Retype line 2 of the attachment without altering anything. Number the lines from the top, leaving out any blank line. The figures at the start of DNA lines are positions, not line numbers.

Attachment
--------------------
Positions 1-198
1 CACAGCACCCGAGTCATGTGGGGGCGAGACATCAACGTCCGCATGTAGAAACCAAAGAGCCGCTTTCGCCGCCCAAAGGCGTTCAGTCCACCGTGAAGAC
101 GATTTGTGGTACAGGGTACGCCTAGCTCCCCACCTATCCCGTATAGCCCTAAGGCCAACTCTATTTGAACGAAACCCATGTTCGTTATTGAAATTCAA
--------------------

1 CACAGCACCCGAGTCATGTGGGGGCGAGACATCAACGTCCGCATGTAGAAACCAAAGAGCCGCTTTCGCCGCCCAAAGGCGTTCAGTCCACCGTGAAGAC